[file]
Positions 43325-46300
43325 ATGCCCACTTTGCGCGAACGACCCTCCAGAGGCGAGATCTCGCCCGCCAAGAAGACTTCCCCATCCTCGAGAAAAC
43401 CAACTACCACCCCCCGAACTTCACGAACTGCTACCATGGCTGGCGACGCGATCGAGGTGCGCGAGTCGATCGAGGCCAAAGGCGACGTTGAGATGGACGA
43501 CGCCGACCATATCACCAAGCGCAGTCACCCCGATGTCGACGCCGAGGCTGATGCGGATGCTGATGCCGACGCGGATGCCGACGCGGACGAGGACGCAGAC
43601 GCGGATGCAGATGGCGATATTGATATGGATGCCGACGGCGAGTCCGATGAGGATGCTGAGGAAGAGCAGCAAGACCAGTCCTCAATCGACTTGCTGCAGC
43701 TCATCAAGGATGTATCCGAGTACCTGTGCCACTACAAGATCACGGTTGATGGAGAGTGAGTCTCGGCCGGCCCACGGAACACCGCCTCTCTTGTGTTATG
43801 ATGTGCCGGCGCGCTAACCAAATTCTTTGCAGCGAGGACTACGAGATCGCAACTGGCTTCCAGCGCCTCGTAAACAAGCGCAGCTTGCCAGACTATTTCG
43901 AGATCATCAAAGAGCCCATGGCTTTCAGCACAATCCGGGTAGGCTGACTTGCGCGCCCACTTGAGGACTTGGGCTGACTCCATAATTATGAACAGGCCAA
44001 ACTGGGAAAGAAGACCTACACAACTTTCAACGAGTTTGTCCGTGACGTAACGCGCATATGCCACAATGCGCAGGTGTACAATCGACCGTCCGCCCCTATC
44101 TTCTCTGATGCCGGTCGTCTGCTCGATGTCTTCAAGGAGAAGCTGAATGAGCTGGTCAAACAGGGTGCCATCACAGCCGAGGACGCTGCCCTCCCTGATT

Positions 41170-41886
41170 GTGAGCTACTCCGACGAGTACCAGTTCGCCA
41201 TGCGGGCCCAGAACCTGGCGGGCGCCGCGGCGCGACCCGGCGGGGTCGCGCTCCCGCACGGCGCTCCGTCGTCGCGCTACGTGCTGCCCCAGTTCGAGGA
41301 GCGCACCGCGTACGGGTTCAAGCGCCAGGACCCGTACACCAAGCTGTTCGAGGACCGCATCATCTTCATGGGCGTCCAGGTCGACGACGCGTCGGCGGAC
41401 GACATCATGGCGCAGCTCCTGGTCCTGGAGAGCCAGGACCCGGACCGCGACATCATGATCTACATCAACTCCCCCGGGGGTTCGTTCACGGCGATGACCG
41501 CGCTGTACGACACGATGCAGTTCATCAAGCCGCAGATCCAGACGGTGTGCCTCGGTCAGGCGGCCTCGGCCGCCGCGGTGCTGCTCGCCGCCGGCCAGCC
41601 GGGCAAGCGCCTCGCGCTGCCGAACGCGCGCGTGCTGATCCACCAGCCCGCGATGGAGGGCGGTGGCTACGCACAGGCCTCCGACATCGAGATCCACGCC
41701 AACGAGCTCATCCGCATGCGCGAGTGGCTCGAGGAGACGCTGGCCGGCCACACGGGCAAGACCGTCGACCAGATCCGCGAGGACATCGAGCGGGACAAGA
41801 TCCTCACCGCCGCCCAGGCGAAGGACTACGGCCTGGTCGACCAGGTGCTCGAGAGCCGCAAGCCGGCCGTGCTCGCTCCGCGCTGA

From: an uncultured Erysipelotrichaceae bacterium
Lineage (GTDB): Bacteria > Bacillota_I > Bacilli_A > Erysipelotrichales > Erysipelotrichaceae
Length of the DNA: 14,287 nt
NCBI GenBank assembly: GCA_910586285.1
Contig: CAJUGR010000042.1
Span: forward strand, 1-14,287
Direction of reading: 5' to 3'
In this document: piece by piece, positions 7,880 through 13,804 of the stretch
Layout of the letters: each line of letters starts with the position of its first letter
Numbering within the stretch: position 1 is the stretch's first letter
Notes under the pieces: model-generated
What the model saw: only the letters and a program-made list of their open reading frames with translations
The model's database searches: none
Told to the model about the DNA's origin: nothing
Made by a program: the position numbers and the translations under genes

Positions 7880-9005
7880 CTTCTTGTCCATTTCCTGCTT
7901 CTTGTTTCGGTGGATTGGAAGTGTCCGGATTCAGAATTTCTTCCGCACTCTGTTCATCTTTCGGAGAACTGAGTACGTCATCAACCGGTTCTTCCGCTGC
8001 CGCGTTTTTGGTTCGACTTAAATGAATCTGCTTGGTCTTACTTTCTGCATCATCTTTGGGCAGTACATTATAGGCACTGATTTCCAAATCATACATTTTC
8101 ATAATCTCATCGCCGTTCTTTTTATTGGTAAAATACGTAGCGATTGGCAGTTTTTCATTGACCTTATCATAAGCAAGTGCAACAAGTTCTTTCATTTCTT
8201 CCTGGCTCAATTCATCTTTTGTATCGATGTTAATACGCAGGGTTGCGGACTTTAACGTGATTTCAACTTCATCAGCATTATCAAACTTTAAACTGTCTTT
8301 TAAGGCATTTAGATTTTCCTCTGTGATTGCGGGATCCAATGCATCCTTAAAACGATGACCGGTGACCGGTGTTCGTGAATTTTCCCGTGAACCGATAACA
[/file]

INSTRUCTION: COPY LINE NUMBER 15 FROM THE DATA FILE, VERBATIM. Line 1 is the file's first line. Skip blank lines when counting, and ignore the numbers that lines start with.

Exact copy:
41401 GACATCATGGCGCAGCTCCTGGTCCTGGAGAGCCAGGACCCGGACCGCGACATCATGATCTACATCAACTCCCCCGGGGGTTCGTTCACGGCGATGACCG